In what could be a cause of concern, majority of the people convicted for offences related to controlled substances are in the most productive age group.

About 90 percent of the convicts are between 19 and 35 years with an average age of 28 years. This is according to a study conducted by the deputy chief programme officer with Bhutan Narcotics Control Authority’s (BNCA) Demand Reduction Division, Dorji Tshering, last year.

“This is very sad,” he said.

The youngest convicted for offences related to drugs is 19 and the oldest 57.

The study, which is yet to be published included only those inmates who have been convicted for drugs related offences as per the Narcotic Drugs Psychotropic Substances and Substance Abuse (NDPSSA) Act of Bhutan (2005) (2015) and 2018 (Amendment Act).

According to Royal Bhutan Police records, one-fourth of the prisoners serving sentences across the country are for drug-related cases. Of the 4,847 people arrested for drug-related offences from 2012 to June 2018, about 53.29 percent cases were sent to the court.

A total of 381 convicts were serving their sentence during the time of the study, from September to November 2018. Of this, 219 convicts (57 percent) of the target population were selected for the study based on inclusion criteria. About 6.4 percent were female.

Spasmoproxyvon (SP) is the most abused and trafficked controlled substance. About 70 percent of the inmates were sentenced for illicit trafficking and offences related to SP.     

Of this, about nine percent were convicted for possessing less than 20 capsules of SP. About 37 percent were sentenced for possessing 21 to 100, 27 percent for possessing 100 to 500 capsules and nine percent for 500 to 1,000 SP capsules.

While about 12 percent were convicted for possessing 1,000 and more SP capsules, about five percent were convicted for aiding and abetting convicts who were sentenced for offences related to SP.

Convicts charged for illicit trafficking of cannabis and Nitrosun 10 (N10) tablets followed with 25 and 20 percent respectively. Less than two percent were charged for illicit trafficking and offences related to corex (codeine-based cough syrup) and brown sugar.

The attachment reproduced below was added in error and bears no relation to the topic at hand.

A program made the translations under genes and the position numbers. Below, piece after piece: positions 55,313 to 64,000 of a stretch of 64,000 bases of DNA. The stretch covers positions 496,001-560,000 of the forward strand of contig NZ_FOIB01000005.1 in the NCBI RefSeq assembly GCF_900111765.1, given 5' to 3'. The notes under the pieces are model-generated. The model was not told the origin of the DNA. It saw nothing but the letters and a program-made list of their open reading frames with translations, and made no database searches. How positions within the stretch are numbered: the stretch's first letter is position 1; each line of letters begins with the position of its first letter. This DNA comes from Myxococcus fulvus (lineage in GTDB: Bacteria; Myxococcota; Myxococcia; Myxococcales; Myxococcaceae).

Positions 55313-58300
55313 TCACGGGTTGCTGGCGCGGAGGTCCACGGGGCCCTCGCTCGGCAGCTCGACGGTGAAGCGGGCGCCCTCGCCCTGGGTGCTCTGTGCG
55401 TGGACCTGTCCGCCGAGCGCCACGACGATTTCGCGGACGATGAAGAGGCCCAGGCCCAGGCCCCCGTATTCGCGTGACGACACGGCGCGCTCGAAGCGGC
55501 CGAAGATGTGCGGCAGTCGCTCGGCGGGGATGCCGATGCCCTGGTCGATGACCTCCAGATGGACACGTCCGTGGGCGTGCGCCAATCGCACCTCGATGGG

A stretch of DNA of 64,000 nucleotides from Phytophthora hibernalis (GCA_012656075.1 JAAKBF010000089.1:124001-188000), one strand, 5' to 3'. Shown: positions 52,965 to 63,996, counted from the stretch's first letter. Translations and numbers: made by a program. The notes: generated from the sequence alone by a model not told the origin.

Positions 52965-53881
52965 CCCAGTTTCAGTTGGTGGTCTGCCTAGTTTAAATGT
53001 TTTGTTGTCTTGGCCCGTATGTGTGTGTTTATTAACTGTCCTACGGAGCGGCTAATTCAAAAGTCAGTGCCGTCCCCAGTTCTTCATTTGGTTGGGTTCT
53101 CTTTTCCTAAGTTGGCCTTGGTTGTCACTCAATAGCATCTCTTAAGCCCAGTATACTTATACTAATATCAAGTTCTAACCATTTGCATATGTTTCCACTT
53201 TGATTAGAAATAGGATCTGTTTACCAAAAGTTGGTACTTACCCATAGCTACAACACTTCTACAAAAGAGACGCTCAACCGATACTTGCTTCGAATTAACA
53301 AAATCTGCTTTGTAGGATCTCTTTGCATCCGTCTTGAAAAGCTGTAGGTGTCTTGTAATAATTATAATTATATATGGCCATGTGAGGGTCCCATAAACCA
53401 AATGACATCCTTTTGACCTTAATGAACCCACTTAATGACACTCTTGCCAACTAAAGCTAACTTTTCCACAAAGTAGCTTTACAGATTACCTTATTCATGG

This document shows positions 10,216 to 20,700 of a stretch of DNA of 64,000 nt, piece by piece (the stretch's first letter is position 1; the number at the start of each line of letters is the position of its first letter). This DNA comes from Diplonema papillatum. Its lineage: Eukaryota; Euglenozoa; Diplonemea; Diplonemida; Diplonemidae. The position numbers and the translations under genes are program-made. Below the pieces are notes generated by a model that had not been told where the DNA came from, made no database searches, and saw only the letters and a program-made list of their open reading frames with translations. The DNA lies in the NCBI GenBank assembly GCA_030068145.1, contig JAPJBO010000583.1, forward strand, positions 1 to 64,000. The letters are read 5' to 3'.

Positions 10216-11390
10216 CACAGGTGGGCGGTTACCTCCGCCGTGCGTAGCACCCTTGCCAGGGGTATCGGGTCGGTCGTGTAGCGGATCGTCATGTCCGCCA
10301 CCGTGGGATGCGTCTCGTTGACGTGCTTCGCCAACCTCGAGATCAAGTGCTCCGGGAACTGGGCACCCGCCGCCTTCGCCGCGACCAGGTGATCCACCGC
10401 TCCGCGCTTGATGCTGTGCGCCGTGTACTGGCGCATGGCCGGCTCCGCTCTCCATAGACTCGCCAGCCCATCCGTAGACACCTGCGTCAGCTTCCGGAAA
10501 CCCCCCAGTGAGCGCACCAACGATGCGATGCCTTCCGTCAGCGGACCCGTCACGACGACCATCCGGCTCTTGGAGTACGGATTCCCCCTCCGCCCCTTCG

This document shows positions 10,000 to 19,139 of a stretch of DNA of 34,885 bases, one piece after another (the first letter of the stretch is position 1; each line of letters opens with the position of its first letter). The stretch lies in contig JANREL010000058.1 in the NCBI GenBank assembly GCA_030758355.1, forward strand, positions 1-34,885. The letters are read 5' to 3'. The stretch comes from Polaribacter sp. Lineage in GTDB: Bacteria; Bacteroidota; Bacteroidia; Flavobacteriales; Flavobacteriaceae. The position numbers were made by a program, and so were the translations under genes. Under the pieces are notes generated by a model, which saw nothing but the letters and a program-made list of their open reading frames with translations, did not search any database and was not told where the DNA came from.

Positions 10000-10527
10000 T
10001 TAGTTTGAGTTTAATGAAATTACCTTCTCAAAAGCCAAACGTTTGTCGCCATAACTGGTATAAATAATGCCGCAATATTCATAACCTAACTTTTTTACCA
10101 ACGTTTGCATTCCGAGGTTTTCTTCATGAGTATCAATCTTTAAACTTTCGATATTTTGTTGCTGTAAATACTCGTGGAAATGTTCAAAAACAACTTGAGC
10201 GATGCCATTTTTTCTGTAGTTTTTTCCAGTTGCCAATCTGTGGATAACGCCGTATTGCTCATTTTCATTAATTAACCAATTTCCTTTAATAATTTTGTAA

The study, ‘A socio-demographic profile of the drug convicts and their level of substance use disorder prior to arrest or imprisonment,’ found that drug offenders serving prison term were deprived of their substance use disorder (SUD) treatment needs.

Studies have shown that most people struggling with drug abuse and addiction aren’t receiving treatment. “One major reason for this trend could be because of the stigma associated with drug addiction,” Dorji Tshering said. “There is a need for policy change to look at drug use disorder as a health problem.”

Apart from few life skills training, and day counselling programme initiated by BNCA at Thimphu District Prison a few years ago, he said that nothing has been done to address the needs of the convicts.

“Through this study, we have a basis to kick start,” he said.

Risks after prison life

A quantitative approach using descriptive statistics was conducted in six prisons in the country. Dorji Tshering said that a significant number of drug convicts were likely to be dependent on controlled substances prior to their arrest and were at high risk of developing severe problems related to health, social, financial, legal and relationship problems as a result of their drug use.

The survey found that the majority of the prisoners were at high risk of addiction and some of them are already into the addition at the time of the arrest. Despite this, he said most of them have not availed any professional treatment services for their substance use disorders when they were outside.

Prime Minister Dr Lotay Tshering, during the launch of a nationwide drug prevention awareness campaign in Thimphu earlier this month, said that everyone is treated the same once they are behind bars, whether he is an addict or a murderer. “From a point, we appreciate the law because it is same for everyone.”

However, as a doctor, Lyonchhen said that he cannot group them together. “These are people with mental illness. They should be going to rehabilitation and treatment centres, not locked behind the bars.”

Lyonchhen said that going by the law, they may be sentenced but they should be getting rehabilitation and treatment. “But, this is not happening.”

About 84 percent of the inmates responded that they never received any treatment or rehabilitation before they were convicted.


Help for offenders

The study recommends exploring possibility of establishing drug treatment and rehabilitation centre for drug offenders as an alternative to imprisonment.  Studies have shown that there is a dynamic relationship between drug use disorders and offending.